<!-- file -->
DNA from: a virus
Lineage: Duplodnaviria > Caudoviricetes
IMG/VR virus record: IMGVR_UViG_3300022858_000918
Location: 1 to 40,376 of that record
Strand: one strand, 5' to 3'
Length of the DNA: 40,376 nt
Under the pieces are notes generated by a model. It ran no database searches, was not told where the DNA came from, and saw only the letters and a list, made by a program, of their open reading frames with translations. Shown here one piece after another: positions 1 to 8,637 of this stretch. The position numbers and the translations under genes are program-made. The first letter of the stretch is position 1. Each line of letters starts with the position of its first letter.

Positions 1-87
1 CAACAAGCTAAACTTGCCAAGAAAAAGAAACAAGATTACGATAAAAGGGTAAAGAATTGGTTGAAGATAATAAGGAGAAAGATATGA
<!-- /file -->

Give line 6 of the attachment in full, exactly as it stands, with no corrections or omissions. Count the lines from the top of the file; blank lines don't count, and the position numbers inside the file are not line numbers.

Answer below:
Length of the DNA: 40,376 nt